Questions and Answers Regarding the Complete Response Letter Rule
1. What is the most significant change resulting from the finalization of this rule?
FDA will now begin issuing complete response letters when communicating a decision to a drug company that its new drug application (NDA) or abbreviated new drug application (ANDA) to market a new or generic drug will not be approved in its present form. Currently FDA issues either approvable or not approvable letters in these cases. Complete response letters will only be issued for applications that are not approved; this rule will not impact how FDA communicates decisions to approve an application.
2. Why is FDA adopting the use of complete response letters?
A complete response letter provides a more consistent and neutral mechanism to convey that our initial review of an application is complete and we cannot approve the application in its present form. It provides a more consistent approach to informing applicants of changes that must be made before an application can be approved, with no implication regarding the ultimate approvability of the application. The adoption of complete response letters is one of the Agency’s commitments under the Prescription Drug User Fee Act (PDUFA).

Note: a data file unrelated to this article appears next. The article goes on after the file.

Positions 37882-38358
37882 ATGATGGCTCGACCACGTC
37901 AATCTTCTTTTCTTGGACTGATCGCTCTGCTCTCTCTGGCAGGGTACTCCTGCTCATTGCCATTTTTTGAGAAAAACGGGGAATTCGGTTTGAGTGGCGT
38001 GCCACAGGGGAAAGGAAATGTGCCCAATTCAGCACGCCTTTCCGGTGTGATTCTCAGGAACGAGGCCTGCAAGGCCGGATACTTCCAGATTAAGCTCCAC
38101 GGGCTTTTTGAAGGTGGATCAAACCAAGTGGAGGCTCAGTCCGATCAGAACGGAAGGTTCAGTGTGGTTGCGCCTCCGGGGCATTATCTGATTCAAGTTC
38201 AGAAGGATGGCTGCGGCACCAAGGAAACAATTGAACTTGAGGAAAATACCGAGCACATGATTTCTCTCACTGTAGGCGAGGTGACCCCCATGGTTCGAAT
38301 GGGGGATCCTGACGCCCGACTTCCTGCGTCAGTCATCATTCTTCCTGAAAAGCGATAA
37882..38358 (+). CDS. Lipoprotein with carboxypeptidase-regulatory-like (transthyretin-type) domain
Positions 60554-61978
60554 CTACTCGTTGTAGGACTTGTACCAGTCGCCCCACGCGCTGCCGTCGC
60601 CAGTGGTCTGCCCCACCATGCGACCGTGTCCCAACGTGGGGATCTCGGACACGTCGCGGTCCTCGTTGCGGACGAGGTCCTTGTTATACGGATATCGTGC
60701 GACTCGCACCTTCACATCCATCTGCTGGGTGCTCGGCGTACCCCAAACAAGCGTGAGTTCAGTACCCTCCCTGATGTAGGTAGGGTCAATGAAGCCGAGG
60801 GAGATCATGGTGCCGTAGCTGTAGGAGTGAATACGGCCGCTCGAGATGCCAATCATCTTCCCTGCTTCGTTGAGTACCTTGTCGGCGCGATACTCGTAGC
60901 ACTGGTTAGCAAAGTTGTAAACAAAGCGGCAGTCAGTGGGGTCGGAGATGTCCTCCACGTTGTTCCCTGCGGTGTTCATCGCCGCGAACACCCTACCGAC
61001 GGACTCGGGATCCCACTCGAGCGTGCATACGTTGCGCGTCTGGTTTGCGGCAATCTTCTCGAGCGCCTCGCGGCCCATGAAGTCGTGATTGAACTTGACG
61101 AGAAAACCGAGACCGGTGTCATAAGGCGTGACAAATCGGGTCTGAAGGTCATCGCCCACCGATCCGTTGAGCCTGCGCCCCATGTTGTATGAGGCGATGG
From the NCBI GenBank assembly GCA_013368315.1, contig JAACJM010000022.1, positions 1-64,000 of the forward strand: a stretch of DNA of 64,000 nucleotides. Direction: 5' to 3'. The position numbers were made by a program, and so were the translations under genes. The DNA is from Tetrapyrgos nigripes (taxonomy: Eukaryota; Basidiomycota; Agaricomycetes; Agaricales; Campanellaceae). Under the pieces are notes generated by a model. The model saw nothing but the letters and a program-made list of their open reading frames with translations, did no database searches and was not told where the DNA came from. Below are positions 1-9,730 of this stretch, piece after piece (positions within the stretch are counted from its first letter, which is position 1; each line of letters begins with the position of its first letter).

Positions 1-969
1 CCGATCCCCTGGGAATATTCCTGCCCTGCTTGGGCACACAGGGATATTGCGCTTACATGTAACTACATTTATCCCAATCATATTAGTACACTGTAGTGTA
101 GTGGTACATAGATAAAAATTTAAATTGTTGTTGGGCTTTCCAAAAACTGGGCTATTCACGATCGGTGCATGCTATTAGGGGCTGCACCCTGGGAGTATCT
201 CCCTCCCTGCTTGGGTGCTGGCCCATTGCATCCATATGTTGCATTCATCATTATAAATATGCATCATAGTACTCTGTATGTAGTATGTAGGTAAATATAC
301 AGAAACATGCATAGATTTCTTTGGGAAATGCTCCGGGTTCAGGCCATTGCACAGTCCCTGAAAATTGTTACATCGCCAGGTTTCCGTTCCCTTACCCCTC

3. Will this rule change how FDA communicates decisions to not approve a marketing application for a biologic product?
No; FDA has been issuing complete response letters for all products for which marketing approval is sought under a biologics license application since 1998.
4. Will this rule change anything else about how FDA conducts the review of marketing applications?
The rule includes additional regulations regarding changes to:
- the Agency’s ability to defer the review of amendments,
- extensions of the review cycle due to the submission of a major amendment,
- classification of responses to a complete response letter (i.e., Class 1 and Class 2 resubmissions),
- timelines for submitting a response to a complete response letter and administrative actions for a failure to respond, and
- the definition of an efficacy supplement.
For the most part, however, these changes to regulations will codify existing policies and procedures in place at both CBER and CDER concerning the review of marketing applications, rather than change those policies and procedures.
5. When will the changes in this rule go into effect?
Beginning August 11, 2008, FDA will no longer issue approvable and not approvable letters, regardless of when the application was submitted.